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Articles by Jian Shen
Total Records ( 2 ) for Jian Shen
  Jian Shen and Wenping Gong
  The Chesapeake Bay is vulnerable to severe flooding caused by hurricanes and strong Northeasters. A 3D storm surge model of the Chesapeake Bay is developed for studying the impact of model domain size, wind directions and Ekman transport on the storm surge in the Chesapeake Bay. The model encompasses the Chesapeake Bay and the US East Coast shelf to reduce the influence of model domain size on surge prediction inside the Chesapeake Bay and to account for both local and remote wind effects. This study used 3D model experiments, with respect to different wind directions, to diagnose the relative influences of the local and remote wind effects and Ekman transport on spatial surge distribution during storm events. The model results confirmed that spatial surge distribution can be well explained by the superposition of two distinct physically driven mechanisms during a storm event: incoming surge wave caused by remote effects and local wind forcings. A large model domain is a necessity for predicting storm surge accurately inside the Chesapeake Bay. The model results suggest that the interactions of the incoming surge propagating into the Bay and the local wind forcing from N and NE directions result in an enhanced setup in the lower to middle portions of the Bay, whereas the superposition of incoming surge and the local wind forcing from S and SE directions enhance the surge in the upper Bay region. A combined northwesterly wind over the middle to upper portions of the Bay and southwesterly wind over the lower Bay can cause a large setdown throughout the entire Bay. The Ekman setup along the coast contributes significantly to the water level variations during storm events. It enhances (reduces) surge inside the Bay under the wind forcings from N and NE (SW, S, and SE) directions.
  Ya Wang , Jian Shen and Qing He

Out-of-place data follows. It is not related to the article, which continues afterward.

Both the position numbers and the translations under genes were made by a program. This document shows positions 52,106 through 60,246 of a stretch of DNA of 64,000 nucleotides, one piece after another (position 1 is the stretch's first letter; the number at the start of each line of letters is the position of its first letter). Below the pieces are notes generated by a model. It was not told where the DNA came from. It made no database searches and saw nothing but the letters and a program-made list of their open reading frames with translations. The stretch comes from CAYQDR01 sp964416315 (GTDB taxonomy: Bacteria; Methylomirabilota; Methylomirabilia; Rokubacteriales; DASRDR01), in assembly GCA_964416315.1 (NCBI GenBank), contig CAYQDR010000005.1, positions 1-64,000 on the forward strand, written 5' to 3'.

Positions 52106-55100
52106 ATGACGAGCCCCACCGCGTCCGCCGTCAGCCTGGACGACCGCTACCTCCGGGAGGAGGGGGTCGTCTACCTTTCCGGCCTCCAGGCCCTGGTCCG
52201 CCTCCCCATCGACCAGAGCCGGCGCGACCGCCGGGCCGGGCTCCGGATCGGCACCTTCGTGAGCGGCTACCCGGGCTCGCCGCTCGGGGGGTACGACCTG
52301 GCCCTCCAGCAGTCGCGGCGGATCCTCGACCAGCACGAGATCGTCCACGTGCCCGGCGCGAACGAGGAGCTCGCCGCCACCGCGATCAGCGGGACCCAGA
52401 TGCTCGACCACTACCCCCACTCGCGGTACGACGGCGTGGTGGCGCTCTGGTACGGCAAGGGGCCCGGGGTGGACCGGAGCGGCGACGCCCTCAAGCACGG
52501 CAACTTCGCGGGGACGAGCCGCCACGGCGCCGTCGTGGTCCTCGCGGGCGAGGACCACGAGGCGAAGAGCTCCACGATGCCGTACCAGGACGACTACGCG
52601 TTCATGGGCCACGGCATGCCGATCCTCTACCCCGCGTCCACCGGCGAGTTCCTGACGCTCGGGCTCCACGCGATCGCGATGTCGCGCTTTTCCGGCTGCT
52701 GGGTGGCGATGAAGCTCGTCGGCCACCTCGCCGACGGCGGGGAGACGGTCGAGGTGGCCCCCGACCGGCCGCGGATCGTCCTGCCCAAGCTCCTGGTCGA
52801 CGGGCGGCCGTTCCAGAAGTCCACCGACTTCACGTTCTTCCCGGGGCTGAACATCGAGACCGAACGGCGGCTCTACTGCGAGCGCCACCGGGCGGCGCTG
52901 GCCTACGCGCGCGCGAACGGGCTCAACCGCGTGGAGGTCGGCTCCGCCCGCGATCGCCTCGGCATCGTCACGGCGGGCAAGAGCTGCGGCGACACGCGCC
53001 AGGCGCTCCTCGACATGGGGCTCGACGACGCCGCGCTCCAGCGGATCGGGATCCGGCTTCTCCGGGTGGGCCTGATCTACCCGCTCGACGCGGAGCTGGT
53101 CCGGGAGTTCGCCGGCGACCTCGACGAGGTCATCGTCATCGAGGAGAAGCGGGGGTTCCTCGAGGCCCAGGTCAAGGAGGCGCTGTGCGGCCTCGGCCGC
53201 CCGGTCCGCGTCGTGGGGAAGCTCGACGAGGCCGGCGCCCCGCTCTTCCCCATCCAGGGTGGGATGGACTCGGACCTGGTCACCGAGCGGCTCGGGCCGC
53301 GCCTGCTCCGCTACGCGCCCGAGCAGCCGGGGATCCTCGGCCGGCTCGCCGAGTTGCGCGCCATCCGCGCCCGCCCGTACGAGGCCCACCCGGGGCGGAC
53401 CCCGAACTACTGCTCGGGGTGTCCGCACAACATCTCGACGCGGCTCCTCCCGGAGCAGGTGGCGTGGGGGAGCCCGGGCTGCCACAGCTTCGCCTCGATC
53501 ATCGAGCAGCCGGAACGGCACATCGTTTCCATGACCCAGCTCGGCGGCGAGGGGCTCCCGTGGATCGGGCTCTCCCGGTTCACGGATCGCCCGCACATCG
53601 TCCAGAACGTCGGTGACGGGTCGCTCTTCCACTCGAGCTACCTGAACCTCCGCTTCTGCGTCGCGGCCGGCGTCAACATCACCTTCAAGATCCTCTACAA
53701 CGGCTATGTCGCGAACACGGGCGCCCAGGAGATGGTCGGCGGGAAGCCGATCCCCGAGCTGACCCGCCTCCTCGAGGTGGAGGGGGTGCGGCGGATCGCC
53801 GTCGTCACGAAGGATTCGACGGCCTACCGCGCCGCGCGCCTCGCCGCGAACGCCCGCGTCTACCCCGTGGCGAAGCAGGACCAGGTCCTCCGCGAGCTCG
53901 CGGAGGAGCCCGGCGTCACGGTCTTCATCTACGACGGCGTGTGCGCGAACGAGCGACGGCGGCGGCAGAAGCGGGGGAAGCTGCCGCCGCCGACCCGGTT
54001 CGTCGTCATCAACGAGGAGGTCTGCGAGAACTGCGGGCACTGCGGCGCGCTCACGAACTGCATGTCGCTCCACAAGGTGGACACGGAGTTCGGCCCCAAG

three-dimensional hydrodynamic model was developed for the Changjiang Estuary and adjacent coastal sea to study the transport timescale and change of estuarine circulation due to human activates. The model was calibrated with measured tidal current and salinity forced by observed freshwater discharge and tides. The tracer age was introduced to measure the transport timescale and evaluate the influence of the man-made construction on estuarine circulation through a series of numerical experiments under various hydrodynamic conditions. The results show that it takes about 23 and 35 days, respectively, for dissolved substances to be transported from the Xuliujing to the mouth of the Estuary (122°30′ E) under high and low discharge conditions. The transport time increases significantly in the upper portion of the North Passage and the South Passage due to the diversion of the freshwater discharge from the upstream North Channel and the increase of the friction downstream. However, the rate of increasing transport time along the estuary decreases farther towards the mouth of the Estuary, presumably resulting from the enhancement of gravitational circulation. Two major physical mechanisms that contribute to the transport timescale, tide and river discharge are analyzed and quantified. The results indicate that freshwater discharge is one of the dominant factors controlling the transport timescale in the Changjiang Estuary. The man-made construction has a significant impact on both horizontal estuarine circulation and gravitational circulation, which ultimately influences the estuarine transport processes. The transport time increased about 50% by man-made constructions, especially near the turbidity maximum. The simulation results provide useful information for understanding the change of transport process and circulation caused by the man-made construction in the Changjiang Estuary.
 
 
 
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